Health Insurers Collecting Race, Ethnicity Data

By

Washington

More and more health insurers are collecting data on the race and ethnicity of their insureds, which is an essential step toward addressing gaps in care, says a new study.

Based on responses from 137 health plans that responded to a survey, the study found that 53.5% of enrollees are covered by health insurers that collect data on race and ethnicity.

The study was conducted jointly by America?s Health Insurance Plans and the Robert Wood Johnson Foundation. The results were released at a press briefing.

Risa Lavizzo-Mourey, president of the Robert Wood Johnson Foundation, says the goal of the study is to help reduce the disparity in treatment faced by minority groups.

She notes that recent studies have shown that there is an overall problem with quality of health care. Indeed, Lavizzo-Mourey says, 50% of the time patients do not receive the care recommended by the latest scientific evidence. Studies also show, she says, that racial and ethnic minorities receive an even lower standard of care.

Collecting this type of information, Lavizzo-Mourey says, can help improve health care quality.

While data collection alone will not solve the problem, she says, without it the nation will not be able to commit itself to improving quality.

Lavizzo-Mourey notes that collecting data on race and ethnicity is a very sensitive matter, raising privacy and other concerns.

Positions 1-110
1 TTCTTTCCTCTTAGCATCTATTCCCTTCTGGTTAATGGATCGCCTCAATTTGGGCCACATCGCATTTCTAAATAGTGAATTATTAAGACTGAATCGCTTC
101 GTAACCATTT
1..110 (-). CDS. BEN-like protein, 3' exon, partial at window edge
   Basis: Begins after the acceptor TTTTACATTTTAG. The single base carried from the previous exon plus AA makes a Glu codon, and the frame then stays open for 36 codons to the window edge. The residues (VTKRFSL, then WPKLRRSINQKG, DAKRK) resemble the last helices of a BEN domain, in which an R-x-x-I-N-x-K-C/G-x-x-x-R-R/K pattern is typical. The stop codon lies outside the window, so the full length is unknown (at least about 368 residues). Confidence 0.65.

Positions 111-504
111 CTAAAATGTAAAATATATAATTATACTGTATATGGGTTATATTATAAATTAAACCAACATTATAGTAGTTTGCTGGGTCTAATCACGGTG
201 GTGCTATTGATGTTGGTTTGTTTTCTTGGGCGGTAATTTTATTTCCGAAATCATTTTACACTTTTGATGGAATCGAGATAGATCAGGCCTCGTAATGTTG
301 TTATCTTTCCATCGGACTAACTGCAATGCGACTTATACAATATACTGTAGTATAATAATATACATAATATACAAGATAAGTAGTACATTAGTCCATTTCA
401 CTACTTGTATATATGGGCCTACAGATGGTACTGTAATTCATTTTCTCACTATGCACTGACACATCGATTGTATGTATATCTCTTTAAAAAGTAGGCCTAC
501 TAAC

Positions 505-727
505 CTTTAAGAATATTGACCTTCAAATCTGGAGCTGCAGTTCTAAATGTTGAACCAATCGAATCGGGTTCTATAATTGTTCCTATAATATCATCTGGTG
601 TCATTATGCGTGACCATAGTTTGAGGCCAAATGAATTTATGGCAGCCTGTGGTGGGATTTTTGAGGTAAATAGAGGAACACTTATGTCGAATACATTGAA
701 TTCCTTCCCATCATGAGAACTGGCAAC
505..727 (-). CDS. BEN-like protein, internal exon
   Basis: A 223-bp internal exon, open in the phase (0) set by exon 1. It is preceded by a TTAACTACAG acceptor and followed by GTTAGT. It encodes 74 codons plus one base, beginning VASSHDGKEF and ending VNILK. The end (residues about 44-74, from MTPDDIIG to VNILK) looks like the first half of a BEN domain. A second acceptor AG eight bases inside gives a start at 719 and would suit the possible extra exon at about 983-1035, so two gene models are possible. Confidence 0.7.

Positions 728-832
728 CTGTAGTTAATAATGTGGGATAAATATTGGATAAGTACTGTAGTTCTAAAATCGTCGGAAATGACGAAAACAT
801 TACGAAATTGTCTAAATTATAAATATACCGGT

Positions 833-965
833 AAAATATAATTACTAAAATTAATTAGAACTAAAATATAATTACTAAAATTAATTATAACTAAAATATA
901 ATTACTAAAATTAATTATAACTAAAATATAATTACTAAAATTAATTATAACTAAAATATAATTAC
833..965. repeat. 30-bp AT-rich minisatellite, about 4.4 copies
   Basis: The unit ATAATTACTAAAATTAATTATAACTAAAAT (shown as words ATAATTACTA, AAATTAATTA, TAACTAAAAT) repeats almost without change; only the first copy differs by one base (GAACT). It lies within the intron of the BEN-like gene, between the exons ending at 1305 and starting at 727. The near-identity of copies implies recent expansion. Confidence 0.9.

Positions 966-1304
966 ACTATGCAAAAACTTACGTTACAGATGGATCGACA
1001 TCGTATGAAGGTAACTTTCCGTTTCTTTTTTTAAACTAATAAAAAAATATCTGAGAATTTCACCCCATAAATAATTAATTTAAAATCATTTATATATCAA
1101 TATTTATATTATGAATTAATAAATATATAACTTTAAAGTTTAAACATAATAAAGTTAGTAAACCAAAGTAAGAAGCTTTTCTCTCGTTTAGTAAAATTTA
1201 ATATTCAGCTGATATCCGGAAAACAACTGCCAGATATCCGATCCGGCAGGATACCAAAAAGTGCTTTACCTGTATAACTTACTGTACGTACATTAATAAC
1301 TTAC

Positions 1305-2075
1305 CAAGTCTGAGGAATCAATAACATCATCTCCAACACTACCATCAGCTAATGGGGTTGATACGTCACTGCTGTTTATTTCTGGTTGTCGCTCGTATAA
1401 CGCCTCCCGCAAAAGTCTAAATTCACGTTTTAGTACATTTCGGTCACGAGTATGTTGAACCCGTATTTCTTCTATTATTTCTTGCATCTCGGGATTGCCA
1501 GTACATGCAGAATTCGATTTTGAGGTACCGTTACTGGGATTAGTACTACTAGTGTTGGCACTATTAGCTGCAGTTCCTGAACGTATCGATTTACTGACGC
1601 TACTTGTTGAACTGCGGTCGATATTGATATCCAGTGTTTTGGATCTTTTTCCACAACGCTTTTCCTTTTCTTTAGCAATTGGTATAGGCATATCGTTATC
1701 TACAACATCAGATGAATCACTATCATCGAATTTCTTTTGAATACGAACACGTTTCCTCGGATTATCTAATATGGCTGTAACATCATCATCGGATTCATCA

But Karen Ignagni, president of AHIP, says once the reasons for collecting the data are explained, people are more comfortable with it but still need assurances the data will not be misused.

She notes that the health plans that collect racial and ethnic data do so primarily to identify and reach out to individuals with risk factors for certain health conditions who may benefit from disease management programs.

In addition, Ignagni says, these plans also want to reach out to certain populations.

She says that the health care literature is replete with discussions about the nature of the problem of racial and ethnic gaps in health care but is very thin on solutions.

AHIP, Ignagni says, wants to contribute to the effort of shifting the focus to solutions.

“AHIP intends to serve as a hub for exchanging information on what is working to overcome gaps in care experienced by minorities in our health care system” she says.

Ignagni says that to best retrieve this type of information, the system needs a common language as well as standards on how to obtain it.

Moreover, she says, the issue of gaps in minority health care must be tied to the broader issue of health care quality. “We must bring everyone up to best practices,” Ignagni says.


Reproduced from National Underwriter Edition, June 18, 2004. Copyright 2004 by The National Underwriter Company in the serial publication. All rights reserved.Copyright in this article as an independent work may be held by the author.